From the back of a 6-person team, you see torsos leaning out on both sides, like a colorful, muscled fan. The lower shoulder stays out there, joined by the top hand to make the paddle shaft vertical through the stroke.
The 6th person steers, as there is no other steering mechanism. Some steer with power strokes. Some pry. I saw one team with an exceptionally large steersman enjoying his ride while occasionally dipping in a rudder stroke here and there. Perhaps an outrigger version of weight training.
I know that when I kayak long distances and begin to tire, the finer awareness of direction begins to suffer. Subtle strategies for taking best advantage of conditions give way to slogging. Stubbornness takes over from technique. The brain is the first to go, while the body can continue on autopilot for a long time. In the 6-person outrigger, the steering brain is literally separate from the power body. I can see advantages in this. In competition I’d think you want a lightweight one with enough strength and experience to give the power bodies a course to their advantage.
I haven’t watched solo outrigger paddlers with such raw interest, mostly out of shyness. Do they get their shoulder out over the water on the side opposite the outrigger? It must shift back on the recovery part of the stroke at least.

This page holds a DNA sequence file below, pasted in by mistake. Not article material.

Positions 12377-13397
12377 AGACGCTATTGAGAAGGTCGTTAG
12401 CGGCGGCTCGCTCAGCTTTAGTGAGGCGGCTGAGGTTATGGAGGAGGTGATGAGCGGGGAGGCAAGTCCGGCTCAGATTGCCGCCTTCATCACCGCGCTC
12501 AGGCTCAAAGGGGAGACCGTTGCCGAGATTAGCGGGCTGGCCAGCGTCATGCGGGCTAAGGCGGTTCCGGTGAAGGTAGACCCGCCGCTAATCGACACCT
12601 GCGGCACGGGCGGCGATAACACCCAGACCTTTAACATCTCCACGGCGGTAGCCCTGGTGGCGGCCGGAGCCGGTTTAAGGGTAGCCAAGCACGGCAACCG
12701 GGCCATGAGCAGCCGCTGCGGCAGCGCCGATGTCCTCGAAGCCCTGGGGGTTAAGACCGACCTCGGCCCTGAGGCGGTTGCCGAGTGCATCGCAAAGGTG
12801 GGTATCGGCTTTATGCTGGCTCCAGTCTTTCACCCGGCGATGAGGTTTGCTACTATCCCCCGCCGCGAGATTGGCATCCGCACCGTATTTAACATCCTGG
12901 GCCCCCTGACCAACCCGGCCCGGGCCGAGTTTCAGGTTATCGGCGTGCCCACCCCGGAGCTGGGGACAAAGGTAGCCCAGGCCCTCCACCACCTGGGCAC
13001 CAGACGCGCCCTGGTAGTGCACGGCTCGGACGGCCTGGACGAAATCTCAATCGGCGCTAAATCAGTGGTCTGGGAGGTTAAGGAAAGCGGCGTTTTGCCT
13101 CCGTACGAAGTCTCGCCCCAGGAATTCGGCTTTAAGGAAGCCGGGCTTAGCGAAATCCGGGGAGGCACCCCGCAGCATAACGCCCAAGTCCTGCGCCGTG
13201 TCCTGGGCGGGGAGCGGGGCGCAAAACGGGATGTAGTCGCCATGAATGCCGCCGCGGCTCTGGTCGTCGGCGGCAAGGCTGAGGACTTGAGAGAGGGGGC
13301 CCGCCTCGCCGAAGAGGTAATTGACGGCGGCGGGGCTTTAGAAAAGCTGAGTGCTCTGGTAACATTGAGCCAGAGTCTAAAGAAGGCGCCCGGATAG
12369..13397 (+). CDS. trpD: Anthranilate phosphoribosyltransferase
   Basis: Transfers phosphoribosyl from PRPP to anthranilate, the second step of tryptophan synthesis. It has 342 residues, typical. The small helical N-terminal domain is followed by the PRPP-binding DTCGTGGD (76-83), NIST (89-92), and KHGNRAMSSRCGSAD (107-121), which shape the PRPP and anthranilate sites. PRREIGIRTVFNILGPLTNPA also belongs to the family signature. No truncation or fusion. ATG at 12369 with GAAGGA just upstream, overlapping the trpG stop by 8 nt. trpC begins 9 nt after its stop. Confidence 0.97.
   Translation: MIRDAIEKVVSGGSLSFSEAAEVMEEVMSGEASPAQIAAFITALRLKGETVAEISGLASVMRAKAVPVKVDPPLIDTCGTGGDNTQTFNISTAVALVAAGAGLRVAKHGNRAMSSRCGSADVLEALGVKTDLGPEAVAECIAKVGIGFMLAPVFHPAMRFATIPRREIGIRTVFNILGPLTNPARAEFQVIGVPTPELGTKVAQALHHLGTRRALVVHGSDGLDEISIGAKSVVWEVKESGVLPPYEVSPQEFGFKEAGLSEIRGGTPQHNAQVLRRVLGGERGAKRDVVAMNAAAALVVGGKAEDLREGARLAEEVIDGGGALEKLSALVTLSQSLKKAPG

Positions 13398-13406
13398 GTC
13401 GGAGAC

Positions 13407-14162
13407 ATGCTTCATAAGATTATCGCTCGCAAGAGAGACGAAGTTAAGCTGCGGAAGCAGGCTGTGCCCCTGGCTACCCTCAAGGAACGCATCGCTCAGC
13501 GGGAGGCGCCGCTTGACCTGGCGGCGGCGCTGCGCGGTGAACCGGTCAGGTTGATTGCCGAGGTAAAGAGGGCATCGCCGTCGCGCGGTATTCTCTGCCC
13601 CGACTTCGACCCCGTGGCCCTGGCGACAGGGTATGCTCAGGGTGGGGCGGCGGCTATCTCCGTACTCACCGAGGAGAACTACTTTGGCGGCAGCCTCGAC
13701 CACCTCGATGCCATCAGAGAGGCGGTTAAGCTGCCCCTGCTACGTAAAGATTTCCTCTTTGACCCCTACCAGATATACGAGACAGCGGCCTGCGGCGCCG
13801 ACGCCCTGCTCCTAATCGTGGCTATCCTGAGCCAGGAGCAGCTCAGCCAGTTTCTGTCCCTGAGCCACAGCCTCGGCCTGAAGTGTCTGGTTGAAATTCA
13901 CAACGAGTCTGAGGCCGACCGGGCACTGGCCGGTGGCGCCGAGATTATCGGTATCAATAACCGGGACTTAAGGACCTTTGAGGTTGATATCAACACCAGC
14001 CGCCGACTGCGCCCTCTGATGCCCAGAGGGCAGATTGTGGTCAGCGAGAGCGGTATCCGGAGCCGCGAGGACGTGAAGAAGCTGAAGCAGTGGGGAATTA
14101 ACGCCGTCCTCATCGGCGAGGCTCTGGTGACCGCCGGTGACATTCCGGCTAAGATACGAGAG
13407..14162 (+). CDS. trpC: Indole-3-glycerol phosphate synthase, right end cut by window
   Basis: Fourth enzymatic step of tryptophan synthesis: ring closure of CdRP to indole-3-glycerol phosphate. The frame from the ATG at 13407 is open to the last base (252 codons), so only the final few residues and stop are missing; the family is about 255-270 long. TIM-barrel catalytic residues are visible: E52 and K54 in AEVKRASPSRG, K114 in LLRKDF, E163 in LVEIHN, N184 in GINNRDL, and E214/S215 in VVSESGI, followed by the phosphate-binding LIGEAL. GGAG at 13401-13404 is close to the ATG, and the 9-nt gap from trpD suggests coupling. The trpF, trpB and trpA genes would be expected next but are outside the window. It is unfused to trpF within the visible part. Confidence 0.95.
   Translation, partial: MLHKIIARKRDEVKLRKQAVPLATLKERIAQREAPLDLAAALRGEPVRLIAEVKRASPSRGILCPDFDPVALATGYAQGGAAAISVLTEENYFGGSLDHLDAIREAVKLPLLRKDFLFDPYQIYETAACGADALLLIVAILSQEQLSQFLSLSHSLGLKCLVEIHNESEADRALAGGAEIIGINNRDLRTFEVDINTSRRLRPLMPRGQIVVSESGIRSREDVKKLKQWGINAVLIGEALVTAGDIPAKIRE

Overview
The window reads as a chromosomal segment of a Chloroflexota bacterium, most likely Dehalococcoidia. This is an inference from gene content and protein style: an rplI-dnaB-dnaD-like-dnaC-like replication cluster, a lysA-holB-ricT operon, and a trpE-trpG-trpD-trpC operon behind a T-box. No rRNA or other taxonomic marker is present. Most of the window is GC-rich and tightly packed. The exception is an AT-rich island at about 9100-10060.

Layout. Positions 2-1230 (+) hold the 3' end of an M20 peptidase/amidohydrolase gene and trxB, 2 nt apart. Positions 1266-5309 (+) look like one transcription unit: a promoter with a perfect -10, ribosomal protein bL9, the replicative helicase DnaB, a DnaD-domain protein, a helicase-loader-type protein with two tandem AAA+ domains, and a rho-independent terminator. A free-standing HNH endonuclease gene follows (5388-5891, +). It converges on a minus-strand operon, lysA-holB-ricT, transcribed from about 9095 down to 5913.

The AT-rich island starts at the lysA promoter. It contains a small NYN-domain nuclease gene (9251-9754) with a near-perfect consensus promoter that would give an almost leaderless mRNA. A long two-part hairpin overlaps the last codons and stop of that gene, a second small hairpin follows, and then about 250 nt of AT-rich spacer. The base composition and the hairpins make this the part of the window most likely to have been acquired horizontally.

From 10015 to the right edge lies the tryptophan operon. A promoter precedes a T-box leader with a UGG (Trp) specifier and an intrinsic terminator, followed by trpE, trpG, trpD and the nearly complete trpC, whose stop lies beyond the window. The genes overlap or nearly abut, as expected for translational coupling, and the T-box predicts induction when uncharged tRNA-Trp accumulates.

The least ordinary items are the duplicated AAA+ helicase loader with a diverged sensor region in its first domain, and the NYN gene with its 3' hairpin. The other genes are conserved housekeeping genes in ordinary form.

Today I got my chance to try. In my sea kayak, playing on the shoulder of a reef break full of Tahitians enjoying their Saturday, I met a couple outrigger paddlers. One eventually offered to trade boats for a try, in the calmer water. No matter that we hardly had a few words in common. We had paddles in common, and sign language.
I demonstrated a kayak roll. He pointed to his green outrigger and shook his head. I promised to try not to flip it. Fine when you’re paddling on the left, the side with the nearly weightless outrigger. Twice on the right, at the end of a stroke, the outrigger lifted from the water. Twice an instinctive low brace and a shift of the hips brought it back into submission.
He said I was doing well. “Good! Maitai roa!” He had to work to keep up in my Romany. His learning curve was equally fun to watch. From twitchy hips to playing with edges in 10 minutes. Straight arms were a natural. Rotation initially less so, but his pace got to be more of a challenge to match once his rotation became fluid, about 15 minutes. The Romany had a distinct lift to the bow as he tried to exceed hull speed. Velocity really is a key ingredient to paddling around here.